Even so, the growth prospects for Jomel Seams Reasonable remain bright, he adds. In this business segment, the Jomel team expects recent double-digit growth to continue thanks to two trends: the increasing volume of cut-and-sew activity that is being outsourced by major and mid-tier mattress producers and the surge in new demand created by the dozens of boxed-bed purveyors that have arrived on the scene recently. Jomel Seams Reasonable has a strong base of customers in both categories.
“We’re a go-to source for a wide range of bed covers, whether they’re for a dot-com specialist or a more traditional producer,” says Lila Walker, who joined Jomel Seams Reasonable as a principal in 2015, overseeing new business development and operations. Companies increasingly are turning to Jomel Seams Reasonable for their sewn covers to simplify their manufacturing processes and reduce the need for staff and equipment—and, she says, “to get a more fashion-forward look than they can get on their own.”
During the past two years, Walker has fielded inquiries from at least two dozen boxed-bed companies. “These companies come to us with a lot of creative ideas, but they require extra patience because they don’t have much experience in bedding and need to be educated about what will work and what won’t,” she says.
When it comes to established bedding producers, the new Trump administration’s pledge to “make America great again” by favoring U.S. manufacturing also is opening new doors for Jomel Seams Reasonable. “People are very nervous about what might happen with trade tariffs,” Walker says. “The fact that we’re made in the USA gives us an advantage over competitors in Mexico and Canada. Our response times are much quicker, and the service and support we provide is hard to match.”
At both of its plants, Jomel Seams Reasonable has a “very skilled workforce capable of delivering high-quality work on time, every time,” Walker says. The Kentucky operation is led by Steve Sanders, a former Fruit of the Loom executive who joined Jomel when the garment maker closed its Jamestown, Kentucky, plant in 2014 and moved the operation to Honduras. The closure resulted in the layoff of 600 workers, some of whom now work at the Jomel Seams Reasonable facility in Burkesville.
Similarly, Jomel’s plant in Trinity, North Carolina, employs a group of former upholsterers who needed to find new work after local furniture makers moved offshore.
“We’re blessed to have a great group of experienced sewers,” Sanders says. “With their apparel backgrounds, they know how to do some very complicated sewing techniques like those used for fire and rescue uniforms.”
Still, because its workforce is aging, Jomel always is on the lookout for new workers interested in learning the craft. The company works closely with local high schools, community colleges and government agencies to identify and attract new talent.
An eye for fashion
With all its products, from the smallest eyelets to complete covers, Jomel aims to help its customers inject an extra touch of fashion into their finished beds. That mindset tracks back to the company’s early years, when retail bedding showrooms were, with few exceptions, a “huge sea of white,” Iuliano says.
“In the mid-1990s, every store was filled with double-sided, white quilted mattresses,” he says. Seeing a need to liven things up, Jomel decided to position itself as “the jewelry guys.”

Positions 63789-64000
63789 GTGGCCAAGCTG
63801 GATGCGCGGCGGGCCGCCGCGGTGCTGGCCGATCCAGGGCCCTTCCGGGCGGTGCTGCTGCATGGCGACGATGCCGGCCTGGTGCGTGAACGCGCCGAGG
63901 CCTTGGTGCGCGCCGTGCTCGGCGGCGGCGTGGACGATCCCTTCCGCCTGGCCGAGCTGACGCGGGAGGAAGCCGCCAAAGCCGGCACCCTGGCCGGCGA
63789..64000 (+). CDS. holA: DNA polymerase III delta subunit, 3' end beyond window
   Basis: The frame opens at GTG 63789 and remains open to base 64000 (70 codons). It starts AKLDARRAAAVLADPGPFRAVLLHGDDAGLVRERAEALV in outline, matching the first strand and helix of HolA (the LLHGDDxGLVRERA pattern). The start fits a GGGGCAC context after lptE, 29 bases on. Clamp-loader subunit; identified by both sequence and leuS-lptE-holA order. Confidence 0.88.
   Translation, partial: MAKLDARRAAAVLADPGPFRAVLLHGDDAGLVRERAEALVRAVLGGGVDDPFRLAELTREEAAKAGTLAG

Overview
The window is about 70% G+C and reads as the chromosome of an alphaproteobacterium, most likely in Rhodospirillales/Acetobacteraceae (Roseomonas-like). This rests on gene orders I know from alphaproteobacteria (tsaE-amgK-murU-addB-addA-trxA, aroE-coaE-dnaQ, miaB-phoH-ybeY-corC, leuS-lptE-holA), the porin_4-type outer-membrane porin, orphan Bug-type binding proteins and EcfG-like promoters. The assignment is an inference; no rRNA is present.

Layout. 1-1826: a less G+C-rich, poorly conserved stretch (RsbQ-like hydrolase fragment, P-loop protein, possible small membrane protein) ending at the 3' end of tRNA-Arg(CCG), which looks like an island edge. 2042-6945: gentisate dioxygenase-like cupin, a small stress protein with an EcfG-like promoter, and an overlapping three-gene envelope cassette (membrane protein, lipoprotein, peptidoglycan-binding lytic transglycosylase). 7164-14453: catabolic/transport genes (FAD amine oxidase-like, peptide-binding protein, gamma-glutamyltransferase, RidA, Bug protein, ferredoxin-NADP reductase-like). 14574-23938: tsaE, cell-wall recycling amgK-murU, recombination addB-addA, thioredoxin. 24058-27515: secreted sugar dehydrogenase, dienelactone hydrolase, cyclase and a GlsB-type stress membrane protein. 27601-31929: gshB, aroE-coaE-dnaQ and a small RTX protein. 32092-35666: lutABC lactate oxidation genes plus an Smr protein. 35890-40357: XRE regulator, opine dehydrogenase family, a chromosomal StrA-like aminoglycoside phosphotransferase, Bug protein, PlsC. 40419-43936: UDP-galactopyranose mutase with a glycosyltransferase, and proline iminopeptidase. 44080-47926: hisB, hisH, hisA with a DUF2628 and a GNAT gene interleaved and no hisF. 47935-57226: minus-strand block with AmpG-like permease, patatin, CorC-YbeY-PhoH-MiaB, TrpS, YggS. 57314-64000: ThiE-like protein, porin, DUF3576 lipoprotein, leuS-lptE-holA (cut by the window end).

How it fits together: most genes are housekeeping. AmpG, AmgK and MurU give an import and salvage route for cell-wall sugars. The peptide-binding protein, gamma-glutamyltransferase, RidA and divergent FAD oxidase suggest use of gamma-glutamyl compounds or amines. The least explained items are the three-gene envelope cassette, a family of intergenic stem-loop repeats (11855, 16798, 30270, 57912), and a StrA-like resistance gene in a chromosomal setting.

“We encouraged customers to use decorative trim items on their borders or glitz on their handles and/or embroidery,” he says. Today, that tradition continues under Walker’s design leadership. Before joining Jomel, Walker served as national sales manager with Progressive Products, a sewn cover supplier owned by BekaertDeslee. During her career, she has worked with top mattress brands, as well as regional manufacturers.
“We were ecstatic to have Lila join us as a company principal,” Iuliano says. “She has great industry experience, talent and passion. Together, we make a strong team. Jeff is the factory floor and equipment expert; Lila is our creative force, as well as our sales driver; and my strength is business and management.”
In addition to regular on-site visits with customers, Jomel’s three leaders travel to each of Jomel’s facilities at least once a month. “When we come into a plant, we often can identify new ways of doing things since we’re seeing things with fresh eyes,” Iuliano says.
At the same, Jomel’s 100-person workforce is a rich source of ideas—both for improving efficiencies and for executing new product designs.
“We’re constantly coming up with new ideas for how to make mattresses more attractive,” Walker says, adding that while some producers know exactly how they want their covers to look, others are eager for Jomel’s input. “Working together, we can come up with looks that are fresh, distinctive and current with market trends,” she says.
As part of the design process, Walker works closely with leading fabric and ticking suppliers. “Since we’re independent, and not owned by a larger ticking supplier like some of our competitors, we work with all the major fabric suppliers,” she says. “This gives us a wider range of design options to explore, whether it’s blister fabrics on borders or leather piping. Since we’re not tied to any one supplier, we can mix and match fabrics from whoever does it best.”
And, because Jomel offers a wide range of products besides covers, including POP items, the company can offer customers a completely coordinated bed package. “A lot of people sew covers and others do POP, but there aren’t many companies that do both,” Walker says.
Today, more than ever, fashion is playing a starring role in mattress design, particularly in brick-and-mortar stores. “And it’s not just covers,” Iuliano says. “Corner guards and handles also have become jewelry items, since they are another place where you can add a logo or other embellishment.”